Leading change

Weighing in on the 2017 Kenyan elections

The WIPHOLD-Brigalia Bam Chair in Electoral Democracy in Africa, in partnership with the Institute for African Renaissance Studies (IARS) and the Institute for Dispute Resolution in Africa (IDRA) at Unisa, hosted a seminar last week on the outcomes of the 2017 Kenyan elections.

Pictured at the seminar: Advocate Sipho Mantula (Researcher: Institute for Dispute Resolution in Africa), Prof Kealeboga Maphunye (Incumbent: WIPHOLD-Brigalia Bam Chair in Electoral Democracy in Africa), Vhulenda Mukheli (Department of Political Sciences, Unisa), and Dr Martin R Rupiya (Associate Professor, IARS).

Three speakers, Prof Kealeboga Maphunye, incumbent of the WIPHOLD-Brigalia Bam Chair in Electoral Democracy in Africa, Advocate Sipho Mantula, Researcher: Institute for Dispute Resolution in Africa, and Dr Martin R Rupiya, Associate Professor, Institute for African Renaissance Studies, examined the context, developments and outcome of the now disputed Kenyan Presidential election results of 8 August 2017 that was brought before the Supreme Court in Nairobi on 1 September 2017.

In the presenters’ views, the state re-construction project in Kenya since the introduction of multiparty democracy continues to be work in progress with the unfortunate trend of consolidating ethnic and sub-regional tendencies and impressions of the now heavily contested notion of “only the Kalenjin and Kikuyu” representing 12 and 22% of the population groups in the country, respectively. Other population groups are now saying, “enough is enough” even where they do not have the popular vote, suggesting that the environment may be ripe for deliberate power sharing as a conflict prevention strategy. Overall, however, there are many dynamics at play when one analyses the situation in Kenya. These dynamics have fundamental historical, political, socio-cultural and other ramifications that affected the 2017 elections; making Kenya an exciting African case study in terms of elections, democratisation, governance, and the roles of dispute resolution, the judiciary and the security apparatus in the country’s politics.

Prof Kealeboga Maphunye (Incumbent: WIPHOLD-Brigalia Bam Chair in Electoral Democracy in Africa).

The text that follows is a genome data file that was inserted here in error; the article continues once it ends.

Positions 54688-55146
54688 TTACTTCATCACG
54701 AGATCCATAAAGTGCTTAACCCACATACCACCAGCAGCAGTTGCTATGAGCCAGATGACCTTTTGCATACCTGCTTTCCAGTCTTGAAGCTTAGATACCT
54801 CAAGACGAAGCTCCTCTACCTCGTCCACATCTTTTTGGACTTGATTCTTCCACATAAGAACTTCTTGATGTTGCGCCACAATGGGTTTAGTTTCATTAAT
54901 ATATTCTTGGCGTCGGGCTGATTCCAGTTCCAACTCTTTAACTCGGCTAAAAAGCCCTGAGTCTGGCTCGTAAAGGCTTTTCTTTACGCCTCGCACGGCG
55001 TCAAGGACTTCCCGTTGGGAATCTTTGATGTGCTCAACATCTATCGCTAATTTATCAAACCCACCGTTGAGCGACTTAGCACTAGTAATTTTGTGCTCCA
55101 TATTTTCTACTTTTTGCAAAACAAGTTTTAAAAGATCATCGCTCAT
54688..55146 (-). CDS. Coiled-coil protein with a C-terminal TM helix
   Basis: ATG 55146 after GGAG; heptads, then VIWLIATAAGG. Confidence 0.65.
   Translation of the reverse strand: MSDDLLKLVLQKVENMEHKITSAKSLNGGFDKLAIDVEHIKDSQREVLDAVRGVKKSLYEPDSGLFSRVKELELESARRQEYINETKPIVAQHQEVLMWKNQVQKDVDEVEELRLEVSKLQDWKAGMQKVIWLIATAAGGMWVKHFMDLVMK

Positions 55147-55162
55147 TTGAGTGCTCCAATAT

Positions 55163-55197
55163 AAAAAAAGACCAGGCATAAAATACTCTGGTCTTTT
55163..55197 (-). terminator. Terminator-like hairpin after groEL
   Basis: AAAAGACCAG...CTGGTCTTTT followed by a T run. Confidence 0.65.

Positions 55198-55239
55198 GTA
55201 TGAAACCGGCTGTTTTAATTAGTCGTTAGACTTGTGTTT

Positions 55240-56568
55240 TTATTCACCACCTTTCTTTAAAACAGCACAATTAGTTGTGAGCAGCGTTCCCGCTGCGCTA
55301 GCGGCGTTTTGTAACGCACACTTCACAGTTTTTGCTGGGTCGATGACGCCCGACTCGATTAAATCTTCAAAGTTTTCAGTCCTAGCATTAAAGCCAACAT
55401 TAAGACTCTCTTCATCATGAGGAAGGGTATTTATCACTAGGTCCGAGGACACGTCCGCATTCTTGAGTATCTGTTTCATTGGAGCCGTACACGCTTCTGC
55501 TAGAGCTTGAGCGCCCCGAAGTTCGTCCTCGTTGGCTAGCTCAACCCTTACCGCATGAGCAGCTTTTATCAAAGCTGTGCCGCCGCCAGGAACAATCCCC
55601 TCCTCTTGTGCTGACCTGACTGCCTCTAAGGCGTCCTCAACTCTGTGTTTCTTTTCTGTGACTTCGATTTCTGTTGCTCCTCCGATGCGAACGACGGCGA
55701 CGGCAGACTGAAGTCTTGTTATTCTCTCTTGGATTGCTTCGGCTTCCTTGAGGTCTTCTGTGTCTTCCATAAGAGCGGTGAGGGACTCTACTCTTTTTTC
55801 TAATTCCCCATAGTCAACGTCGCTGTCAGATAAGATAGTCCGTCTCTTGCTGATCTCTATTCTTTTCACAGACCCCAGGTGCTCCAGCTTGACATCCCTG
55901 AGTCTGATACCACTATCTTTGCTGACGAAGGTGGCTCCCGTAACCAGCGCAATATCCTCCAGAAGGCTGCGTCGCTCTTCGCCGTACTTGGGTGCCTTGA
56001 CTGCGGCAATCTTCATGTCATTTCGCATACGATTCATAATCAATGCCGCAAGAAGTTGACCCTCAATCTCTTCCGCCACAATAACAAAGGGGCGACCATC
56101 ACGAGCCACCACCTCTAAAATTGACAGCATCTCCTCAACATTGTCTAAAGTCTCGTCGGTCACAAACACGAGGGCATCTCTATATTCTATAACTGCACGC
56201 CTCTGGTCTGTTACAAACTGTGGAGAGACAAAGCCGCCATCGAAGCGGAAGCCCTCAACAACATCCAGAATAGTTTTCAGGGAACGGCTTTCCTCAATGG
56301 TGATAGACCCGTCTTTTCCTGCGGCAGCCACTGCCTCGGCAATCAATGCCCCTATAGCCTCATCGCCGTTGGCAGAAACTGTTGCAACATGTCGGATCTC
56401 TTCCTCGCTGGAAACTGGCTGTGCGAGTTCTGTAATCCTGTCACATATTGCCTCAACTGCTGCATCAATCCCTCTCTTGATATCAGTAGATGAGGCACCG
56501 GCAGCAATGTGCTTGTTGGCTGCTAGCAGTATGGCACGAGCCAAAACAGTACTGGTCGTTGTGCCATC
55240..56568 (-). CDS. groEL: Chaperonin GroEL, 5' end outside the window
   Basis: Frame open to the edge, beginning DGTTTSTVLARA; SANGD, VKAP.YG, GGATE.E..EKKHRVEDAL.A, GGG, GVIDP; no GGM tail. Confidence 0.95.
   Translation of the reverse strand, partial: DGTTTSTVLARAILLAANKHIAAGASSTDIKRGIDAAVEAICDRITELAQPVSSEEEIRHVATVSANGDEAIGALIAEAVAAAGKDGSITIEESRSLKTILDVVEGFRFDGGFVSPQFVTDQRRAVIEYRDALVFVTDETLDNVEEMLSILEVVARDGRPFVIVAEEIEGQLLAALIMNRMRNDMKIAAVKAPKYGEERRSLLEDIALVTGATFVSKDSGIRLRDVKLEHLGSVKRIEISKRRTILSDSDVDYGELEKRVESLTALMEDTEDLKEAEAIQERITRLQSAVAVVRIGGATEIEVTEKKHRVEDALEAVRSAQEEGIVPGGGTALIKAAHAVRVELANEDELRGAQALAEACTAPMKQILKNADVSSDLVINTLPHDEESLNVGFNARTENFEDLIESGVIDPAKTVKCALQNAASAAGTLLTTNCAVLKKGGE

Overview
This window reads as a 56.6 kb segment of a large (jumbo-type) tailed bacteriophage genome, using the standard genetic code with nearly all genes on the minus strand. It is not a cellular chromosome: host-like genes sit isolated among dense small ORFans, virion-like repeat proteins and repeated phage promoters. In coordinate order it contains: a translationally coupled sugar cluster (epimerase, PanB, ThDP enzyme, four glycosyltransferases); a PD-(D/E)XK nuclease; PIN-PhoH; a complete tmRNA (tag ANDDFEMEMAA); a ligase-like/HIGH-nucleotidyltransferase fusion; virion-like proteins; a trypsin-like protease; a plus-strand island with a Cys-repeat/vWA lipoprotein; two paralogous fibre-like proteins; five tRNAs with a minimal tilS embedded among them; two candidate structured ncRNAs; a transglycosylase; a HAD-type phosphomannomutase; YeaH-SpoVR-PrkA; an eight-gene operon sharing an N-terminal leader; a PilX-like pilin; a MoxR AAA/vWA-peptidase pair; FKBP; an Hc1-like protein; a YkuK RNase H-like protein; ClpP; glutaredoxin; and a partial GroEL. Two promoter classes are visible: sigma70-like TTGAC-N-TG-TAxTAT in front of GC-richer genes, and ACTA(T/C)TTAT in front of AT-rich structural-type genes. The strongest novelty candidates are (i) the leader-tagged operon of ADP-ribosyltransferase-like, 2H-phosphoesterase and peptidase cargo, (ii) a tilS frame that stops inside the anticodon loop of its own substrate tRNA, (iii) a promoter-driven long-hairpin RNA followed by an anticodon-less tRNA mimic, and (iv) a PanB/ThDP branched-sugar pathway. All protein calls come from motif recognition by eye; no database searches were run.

On Tuesday 8 August 2017, in line with the Constitution and the country’s Elections Act, Kenya held its National General Elections to elect the President and Vice-President, County Governors and Vice-Governors; Members of the Senate; Members of the National Assembly; Women County Representatives to the National Assembly in the 47 Counties; and Ward County Representatives to the National Assembly, which were organised by the Independent Electoral & Boundaries Commission (IEBC). Since the advent of multiparty democracy and the introduction of competitive elections as the route for political succession in 1992, Kenya’s plebiscites have been characterised by violence and allegations of rigged elections. The massacres that occurred in 2007 which had left just over 1 100 people killed—largely by machetes, with nearly 650 000 internally displaced—cast a dark shadow on the 2017 elections. Significantly, the profile of the victims reflected ethnic and sub-regional dimensions affecting the Luo in the Western region around Kisumu and the slum areas of Kibera and Mathare in the capital, Nairobi. President Kenyatta and his alliance partners had been implicated in the fast moving pogrom and had been indicted to appear before the International Criminal Court (ICC) based in The Hague. All these developments underscored the political context of the August 2017 national elections, which became a high stakes, tension-filled electoral event that was significantly characterised by undue influence of money, party politicised biased media coverage and allegations of rampant vote-buying.